Of course, there is a creation scene in BRIDE, and it’s the climactic scene near the end where the Monster’s Bride (Elsa Lanchester) is finally brought to life.  As creation scenes go, it’s a good one, and the staging here by director James Whale is more elaborate than in FRANKENSTEIN, but as is often the case, bigger isn’t necessarily better.  And it is bigger, as the lab set is larger, and the sequence where the lab table rises through the roof is on a grander scale than the original and includes kites flying into the lightning-charged sky.

There’s a lot to like in this scene.  The dramatic electrical equipment is back again, and not only do you have Colin Clive back as Henry Frankenstein, but you also have Ernest Thesiger’s Dr. Pretorious, as well as Karloff’s Monster who’s in the lab to prompt Henry to keep working to make his bride.  Heck, Clive even gets to shout “She’s Alive!’

It’s a very good scene.  However, it’s nowhere near as shocking or dramatic as the creation scene in the original FRANKENSTEIN.

SON OF FRANKENSTEIN (1939) is the first film in the series in which the Monster (Boris Karloff) is viewed as a patient in need of ongoing medical treatment.  Ygor (Bela Lugosi) tells Wolf Frankenstein (Basil Rathbone), the adult son of Henry Frankenstein, that the Monster is “sick” and “weak” and needs to be strong again.

Ygor (Bela Lugosi) and Wolf Frankenstein (Basil Rathbone) examine their "patient", the Monster (Boris Karloff) in SON OF FRANKENSTEIN (1939).

Ygor (Bela Lugosi) and Wolf Frankenstein (Basil Rathbone) examine their “patient”, the Monster (Boris Karloff) in SON OF FRANKENSTEIN (1939).

The Monster “died” at the end of THE BRIDE OF FRAKENSTEIN when the entire lab blew up, but as we learn in this movie, Henry Frankenstein and his electric rays were so successful at creating life that basically the Monster cannot die- or at least he’s more difficult to kill than ordinary human beings.  And so when we first see him in this film, he’s lying on a table in a semi-conscious state.  In fact, he spends a lot of time in this movie in a semi-conscious state which is why a large chunk of this film is less compelling than the two movies which preceded it.  The Monster isn’t up and running and scaring people until two thirds of the way into this one.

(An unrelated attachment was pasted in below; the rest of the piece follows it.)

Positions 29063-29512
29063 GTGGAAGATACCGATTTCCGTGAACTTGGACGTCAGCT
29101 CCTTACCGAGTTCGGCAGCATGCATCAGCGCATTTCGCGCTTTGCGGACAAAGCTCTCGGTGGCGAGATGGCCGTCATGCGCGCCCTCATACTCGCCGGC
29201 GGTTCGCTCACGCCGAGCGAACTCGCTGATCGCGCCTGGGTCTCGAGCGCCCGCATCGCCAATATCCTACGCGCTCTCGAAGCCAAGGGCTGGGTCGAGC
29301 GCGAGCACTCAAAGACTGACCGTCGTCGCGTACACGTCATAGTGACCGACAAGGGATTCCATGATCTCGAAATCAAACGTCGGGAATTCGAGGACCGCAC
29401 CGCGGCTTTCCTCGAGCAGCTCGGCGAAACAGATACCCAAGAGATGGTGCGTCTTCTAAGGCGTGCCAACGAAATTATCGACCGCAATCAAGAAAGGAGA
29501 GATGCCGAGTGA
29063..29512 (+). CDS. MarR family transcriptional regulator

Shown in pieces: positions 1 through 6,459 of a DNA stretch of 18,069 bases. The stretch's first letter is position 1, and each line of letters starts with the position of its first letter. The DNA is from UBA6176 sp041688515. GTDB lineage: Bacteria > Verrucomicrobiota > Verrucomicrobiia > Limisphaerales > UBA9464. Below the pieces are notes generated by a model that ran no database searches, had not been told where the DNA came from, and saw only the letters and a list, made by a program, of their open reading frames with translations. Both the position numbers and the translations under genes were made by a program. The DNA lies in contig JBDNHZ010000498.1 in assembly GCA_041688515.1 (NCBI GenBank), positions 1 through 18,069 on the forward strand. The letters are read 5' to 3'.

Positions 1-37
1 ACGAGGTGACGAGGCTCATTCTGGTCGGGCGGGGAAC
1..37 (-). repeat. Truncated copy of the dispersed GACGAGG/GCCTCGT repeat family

There really isn’t a creation scene in SON OF FRANKENSTEIN.  After some preliminary examinations, Basil Rathbone’s Wolf Frankenstein uses a much smaller assortment of electrical devices to attempt to bring the Monster back to full strength.  It’s all very undramatic. SON OF FRANKENSTEIN is a very entertaining movie, the most elaborate of the entire series, but its “creation” scene is a dud and probably the least dramatic of the entire series.

The fourth film in the series THE GHOST OF FRANKENSTEIN (1942) saw Lon Chaney Jr. taking over the role of the Monster, replacing Boris Karloff.  Chaney played all four of the major movie monsters (the Wolf Man, Dracula, the Frankenstein Monster, and the Mummy) and played them well; however, his portrayal of the Frankenstein Monster was his least satisfying.

In THE GHOST OF FRANKENSTEIN, the Monster (Lon Chaney Jr.) is revived without the help of electrical equipment in a laboratory, as Ygor (Bela Lugosi) simply finds his friend buried in a Sulphur pit where he fell at the end of SON OF FRANKENSTEIN and he simply digs him out.

The more dramatic laboratory scenes come later.  Ygor takes the Monster to see Henry Frankenstein’s second son Ludwig (Sir Cedric Hardwicke), who’s a doctor who treats mental illness, but no, he doesn’t hold psychiatric sessions with the Monster in this one.  He does attempt to use his laboratory equipment to destroy the Monster, before changing his mind when he’s visited by the “ghost” of his father who inspires him to keep the Monster alive.